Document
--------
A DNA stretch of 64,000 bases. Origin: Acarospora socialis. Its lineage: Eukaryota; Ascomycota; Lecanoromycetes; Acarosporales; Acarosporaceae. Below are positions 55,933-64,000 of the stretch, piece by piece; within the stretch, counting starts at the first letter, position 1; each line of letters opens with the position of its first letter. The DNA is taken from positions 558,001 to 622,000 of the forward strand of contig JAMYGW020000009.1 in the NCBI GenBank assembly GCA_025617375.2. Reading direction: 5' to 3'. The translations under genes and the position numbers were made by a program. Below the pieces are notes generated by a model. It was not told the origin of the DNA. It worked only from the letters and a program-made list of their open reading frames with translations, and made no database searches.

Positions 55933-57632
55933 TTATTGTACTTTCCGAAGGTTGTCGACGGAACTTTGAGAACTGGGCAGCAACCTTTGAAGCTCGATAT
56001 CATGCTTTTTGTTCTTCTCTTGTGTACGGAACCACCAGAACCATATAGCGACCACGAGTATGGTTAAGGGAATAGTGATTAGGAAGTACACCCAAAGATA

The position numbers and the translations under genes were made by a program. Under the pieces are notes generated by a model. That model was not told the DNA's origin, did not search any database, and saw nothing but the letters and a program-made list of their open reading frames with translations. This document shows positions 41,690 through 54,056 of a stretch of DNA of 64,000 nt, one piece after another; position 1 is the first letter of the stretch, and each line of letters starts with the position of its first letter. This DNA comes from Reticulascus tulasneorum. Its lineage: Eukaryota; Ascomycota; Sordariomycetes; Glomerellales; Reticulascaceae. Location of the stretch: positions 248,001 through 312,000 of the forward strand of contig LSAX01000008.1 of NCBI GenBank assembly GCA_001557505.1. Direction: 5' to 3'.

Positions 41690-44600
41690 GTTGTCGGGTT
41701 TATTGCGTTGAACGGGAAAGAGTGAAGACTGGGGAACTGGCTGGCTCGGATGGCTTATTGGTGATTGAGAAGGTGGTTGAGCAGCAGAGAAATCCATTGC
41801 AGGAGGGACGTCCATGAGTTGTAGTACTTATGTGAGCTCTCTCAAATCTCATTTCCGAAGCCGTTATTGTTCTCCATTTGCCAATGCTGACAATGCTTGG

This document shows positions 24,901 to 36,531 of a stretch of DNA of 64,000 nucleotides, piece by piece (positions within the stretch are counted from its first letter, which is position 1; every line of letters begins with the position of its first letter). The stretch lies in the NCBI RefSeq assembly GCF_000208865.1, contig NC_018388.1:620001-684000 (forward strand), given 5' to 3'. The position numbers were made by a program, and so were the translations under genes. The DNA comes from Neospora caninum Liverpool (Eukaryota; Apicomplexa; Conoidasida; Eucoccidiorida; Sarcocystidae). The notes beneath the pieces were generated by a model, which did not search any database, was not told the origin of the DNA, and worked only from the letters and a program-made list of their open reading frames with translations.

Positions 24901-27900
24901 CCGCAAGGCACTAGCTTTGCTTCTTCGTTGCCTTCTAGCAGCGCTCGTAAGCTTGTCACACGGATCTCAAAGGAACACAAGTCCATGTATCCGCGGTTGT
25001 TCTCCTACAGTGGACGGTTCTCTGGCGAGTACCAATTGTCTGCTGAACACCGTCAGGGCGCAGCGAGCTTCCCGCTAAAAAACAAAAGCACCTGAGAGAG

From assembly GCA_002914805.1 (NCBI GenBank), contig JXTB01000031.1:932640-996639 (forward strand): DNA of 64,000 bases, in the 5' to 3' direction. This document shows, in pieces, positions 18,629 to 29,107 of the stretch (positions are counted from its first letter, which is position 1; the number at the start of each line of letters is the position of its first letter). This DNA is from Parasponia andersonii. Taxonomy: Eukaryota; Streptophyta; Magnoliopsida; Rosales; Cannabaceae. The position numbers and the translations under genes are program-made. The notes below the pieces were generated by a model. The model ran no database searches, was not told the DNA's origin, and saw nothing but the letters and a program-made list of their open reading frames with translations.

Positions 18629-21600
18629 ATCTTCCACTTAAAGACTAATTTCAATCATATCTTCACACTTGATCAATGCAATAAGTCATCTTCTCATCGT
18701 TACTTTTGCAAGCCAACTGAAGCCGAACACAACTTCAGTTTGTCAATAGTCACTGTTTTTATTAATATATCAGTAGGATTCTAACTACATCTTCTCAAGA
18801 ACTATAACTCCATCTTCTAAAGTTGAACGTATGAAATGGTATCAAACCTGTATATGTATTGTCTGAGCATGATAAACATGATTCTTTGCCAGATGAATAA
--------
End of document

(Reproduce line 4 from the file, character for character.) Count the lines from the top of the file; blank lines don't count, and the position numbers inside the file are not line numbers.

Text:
56001 CATGCTTTTTGTTCTTCTCTTGTGTACGGAACCACCAGAACCATATAGCGACCACGAGTATGGTTAAGGGAATAGTGATTAGGAAGTACACCCAAAGATA